As a tip to all you machine shop workers and engineers or just designers/builders in general: Get a dry erase board. It doesn’t need to be a large wall hung thing (unless you want it to be) it can be a dry erase clip board. I recently did a machine design/build project where I needed to constantly express and get feedback from fabricators, operators, engineers, and clients. Sketching ideas on a notepad was too small and too much erasing; then I rescued a 2’x3′ dry erase board from the trash and fell in love with the usability of it for that situation. People seem to respond better to a black marker on a whiteboard than they do to a pencil sketch on note paper. They stand back and listen like they are in a lecture hall. Try it.


  6. I think many of you misread what I said:

    I can’t imaging there’s much use for hand-drawn isometric drawings anymore

    Besides misspelling imagine, I wasn’t saying nobody used rough sketches anymore.

    @Dave P.
    Last place I worked with a machine shop, we weren’t allowed within 100 ft of the shop unless we had a numbered CAD drawing. Even if it was for a prototype.


    I’m with you on the dry erase board. I have one in just about every room of my house, strangely not in my shop though. (I use notebook with green engineering paper in there.)

  7. Gough says:

    I may have posted this a few months ago, but one of the slickest white-board applications that I’ve seen was in a machine shop that we remodeled. They painted the metal doors with gloss white alkyd enamel and used those. It had the extra benefit of letting them use magnets to hold up paper sketches as well.

  8. Dave P says:


    Yeah, I’ve worked in some shops with incompetent draftsmen and engineers–we machinists had to use all kinds of excuses to keep them out of trouble! The place I work now does over 50 million in yearly sales of scientific equipment. Every machinist is college educated, and the engineering department is pretty sharp (although given to overtolerancing stuff). When you have a staff that’s smart enough, they don’t need to “stand back and listen like they are in a lecture hall,” nor do they have to have lousy ideas culled out by the CAD QC guy.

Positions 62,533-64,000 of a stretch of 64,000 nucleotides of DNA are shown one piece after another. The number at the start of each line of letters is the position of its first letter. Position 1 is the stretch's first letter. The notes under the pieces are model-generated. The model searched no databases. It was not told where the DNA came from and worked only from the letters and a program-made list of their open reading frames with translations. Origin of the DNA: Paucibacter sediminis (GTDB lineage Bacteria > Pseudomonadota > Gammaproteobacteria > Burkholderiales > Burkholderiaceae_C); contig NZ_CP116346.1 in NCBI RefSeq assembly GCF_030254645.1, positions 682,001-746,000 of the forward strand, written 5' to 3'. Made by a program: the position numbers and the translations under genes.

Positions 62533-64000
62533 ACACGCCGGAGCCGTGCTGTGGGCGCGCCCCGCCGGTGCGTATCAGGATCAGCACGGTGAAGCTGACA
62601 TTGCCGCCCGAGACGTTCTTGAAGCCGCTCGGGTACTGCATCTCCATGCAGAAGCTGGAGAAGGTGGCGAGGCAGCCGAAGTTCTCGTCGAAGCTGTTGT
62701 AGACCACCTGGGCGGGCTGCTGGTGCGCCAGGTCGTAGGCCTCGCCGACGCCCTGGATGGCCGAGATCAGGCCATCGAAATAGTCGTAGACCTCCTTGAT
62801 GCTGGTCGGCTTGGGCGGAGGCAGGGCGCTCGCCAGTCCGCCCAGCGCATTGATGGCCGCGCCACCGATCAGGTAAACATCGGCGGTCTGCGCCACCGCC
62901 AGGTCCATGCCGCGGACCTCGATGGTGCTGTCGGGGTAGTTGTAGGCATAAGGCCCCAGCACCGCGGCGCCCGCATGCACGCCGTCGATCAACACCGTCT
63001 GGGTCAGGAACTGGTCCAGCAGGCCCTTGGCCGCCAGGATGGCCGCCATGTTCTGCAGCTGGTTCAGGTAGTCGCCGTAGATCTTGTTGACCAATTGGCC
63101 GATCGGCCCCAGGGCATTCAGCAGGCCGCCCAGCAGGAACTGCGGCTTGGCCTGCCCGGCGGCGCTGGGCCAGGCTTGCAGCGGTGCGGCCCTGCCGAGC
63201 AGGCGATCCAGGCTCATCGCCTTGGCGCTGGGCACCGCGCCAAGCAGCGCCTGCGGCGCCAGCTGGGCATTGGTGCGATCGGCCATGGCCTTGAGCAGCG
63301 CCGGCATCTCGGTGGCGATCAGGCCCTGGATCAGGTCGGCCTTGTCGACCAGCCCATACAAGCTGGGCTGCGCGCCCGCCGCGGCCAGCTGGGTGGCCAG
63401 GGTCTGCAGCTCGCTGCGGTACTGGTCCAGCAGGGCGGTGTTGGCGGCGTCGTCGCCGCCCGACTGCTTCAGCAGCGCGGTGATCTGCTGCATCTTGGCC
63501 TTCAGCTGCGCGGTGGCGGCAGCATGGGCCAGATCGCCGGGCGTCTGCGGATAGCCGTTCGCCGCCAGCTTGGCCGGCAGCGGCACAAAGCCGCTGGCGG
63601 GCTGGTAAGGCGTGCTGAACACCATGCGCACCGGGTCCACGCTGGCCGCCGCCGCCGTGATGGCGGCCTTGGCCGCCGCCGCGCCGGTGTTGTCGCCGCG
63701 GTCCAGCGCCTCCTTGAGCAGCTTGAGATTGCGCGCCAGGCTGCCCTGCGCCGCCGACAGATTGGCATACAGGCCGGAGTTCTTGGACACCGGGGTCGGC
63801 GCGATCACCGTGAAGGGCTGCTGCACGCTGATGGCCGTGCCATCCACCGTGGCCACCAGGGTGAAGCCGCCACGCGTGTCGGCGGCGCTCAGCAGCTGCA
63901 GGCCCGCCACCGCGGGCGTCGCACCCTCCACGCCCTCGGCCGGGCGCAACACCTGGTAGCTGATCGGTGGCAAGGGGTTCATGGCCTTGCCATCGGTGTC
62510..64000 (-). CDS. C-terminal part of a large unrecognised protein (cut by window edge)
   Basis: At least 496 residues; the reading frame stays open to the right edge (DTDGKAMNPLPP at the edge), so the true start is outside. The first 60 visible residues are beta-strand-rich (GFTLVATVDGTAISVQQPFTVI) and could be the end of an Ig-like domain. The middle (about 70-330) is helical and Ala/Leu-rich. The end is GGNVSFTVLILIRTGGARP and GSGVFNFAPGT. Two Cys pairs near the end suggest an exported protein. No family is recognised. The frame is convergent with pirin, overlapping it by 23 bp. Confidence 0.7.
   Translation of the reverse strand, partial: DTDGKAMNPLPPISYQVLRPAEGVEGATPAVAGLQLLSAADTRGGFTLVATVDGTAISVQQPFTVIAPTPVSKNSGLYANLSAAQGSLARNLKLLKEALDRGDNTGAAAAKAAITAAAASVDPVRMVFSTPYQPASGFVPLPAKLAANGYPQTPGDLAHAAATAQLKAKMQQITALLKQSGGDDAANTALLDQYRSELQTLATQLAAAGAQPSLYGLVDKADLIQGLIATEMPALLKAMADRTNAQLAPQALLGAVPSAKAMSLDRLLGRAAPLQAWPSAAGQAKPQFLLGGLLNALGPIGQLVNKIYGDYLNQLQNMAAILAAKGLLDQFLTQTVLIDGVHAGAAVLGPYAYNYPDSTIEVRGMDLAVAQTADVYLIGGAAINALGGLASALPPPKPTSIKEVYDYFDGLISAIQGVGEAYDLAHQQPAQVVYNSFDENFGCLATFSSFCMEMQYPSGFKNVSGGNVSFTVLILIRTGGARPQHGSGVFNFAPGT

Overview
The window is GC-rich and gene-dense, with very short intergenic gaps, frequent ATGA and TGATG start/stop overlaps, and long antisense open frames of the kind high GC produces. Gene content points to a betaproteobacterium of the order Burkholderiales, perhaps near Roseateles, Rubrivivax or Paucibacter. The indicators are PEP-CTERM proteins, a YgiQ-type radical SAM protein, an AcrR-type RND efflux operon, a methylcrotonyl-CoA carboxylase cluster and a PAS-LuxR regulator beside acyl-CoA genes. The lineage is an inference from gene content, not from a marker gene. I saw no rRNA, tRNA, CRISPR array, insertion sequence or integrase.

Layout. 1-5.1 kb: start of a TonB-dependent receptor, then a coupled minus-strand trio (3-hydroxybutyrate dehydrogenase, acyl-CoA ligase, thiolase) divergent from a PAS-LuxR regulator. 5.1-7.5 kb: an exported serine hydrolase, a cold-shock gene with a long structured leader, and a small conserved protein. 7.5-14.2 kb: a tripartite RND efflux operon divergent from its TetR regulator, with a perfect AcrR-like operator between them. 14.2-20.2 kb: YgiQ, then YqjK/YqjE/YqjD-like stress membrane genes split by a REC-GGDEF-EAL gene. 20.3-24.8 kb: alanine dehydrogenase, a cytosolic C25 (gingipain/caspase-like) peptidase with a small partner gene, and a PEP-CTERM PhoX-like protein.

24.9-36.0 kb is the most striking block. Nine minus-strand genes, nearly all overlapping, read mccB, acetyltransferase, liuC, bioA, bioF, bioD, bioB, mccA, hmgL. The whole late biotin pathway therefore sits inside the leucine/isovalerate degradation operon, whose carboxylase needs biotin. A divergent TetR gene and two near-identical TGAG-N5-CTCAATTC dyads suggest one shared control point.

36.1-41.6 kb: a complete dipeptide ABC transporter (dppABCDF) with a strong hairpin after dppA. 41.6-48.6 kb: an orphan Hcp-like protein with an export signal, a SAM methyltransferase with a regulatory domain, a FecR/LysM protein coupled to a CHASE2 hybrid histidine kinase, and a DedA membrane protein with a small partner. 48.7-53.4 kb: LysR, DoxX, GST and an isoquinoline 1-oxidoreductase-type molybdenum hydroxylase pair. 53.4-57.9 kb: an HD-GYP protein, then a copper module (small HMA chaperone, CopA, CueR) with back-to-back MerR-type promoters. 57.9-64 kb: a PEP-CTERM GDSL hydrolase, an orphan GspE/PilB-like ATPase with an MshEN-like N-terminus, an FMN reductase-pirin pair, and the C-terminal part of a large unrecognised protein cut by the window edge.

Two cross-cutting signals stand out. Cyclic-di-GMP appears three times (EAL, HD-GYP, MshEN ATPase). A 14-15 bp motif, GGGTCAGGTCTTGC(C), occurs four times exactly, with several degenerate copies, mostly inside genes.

But I understand your point. I guess collective mediocrity is so prevalent now that handwritten genius, created and vetted by an individual, is largely obsolete. But then, Lee Valley doesn’t really cater to the everyday worker-bee, does it?

  9. dreamcatcher says:

    @Dave P

    Whoa…I just caught your reply.

    Quote: “When you have a staff that’s smart enough, they don’t need to “stand back and listen like they are in a lecture hall,” nor do they have to have lousy ideas culled out by the CAD QC guy.”

    Quote: “I guess collective mediocrity is so prevalent now that handwritten genius, created and vetted by an individual, is largely obsolete”

    What are you trying to say?

    I never meant to demean the intelligence of machinists nor engineers. I just happened to have been in a situation where I was the “concept guy” so I had to present to the fabricators, engineers, and clients. The white board sketches just helped to ensure we were all on the same page. Prototyping may be a different ball game than what you are used to.

    I had the concept, the collective tweaks the concept to work out the kinks in the manufacturing and budget, then I test the outcome. When everyone is on the same page it works, when we are all mavericks (genius’ in our own minds) it doesn’t.


  10. gnume says:

    bit unrelated but still funny and intresting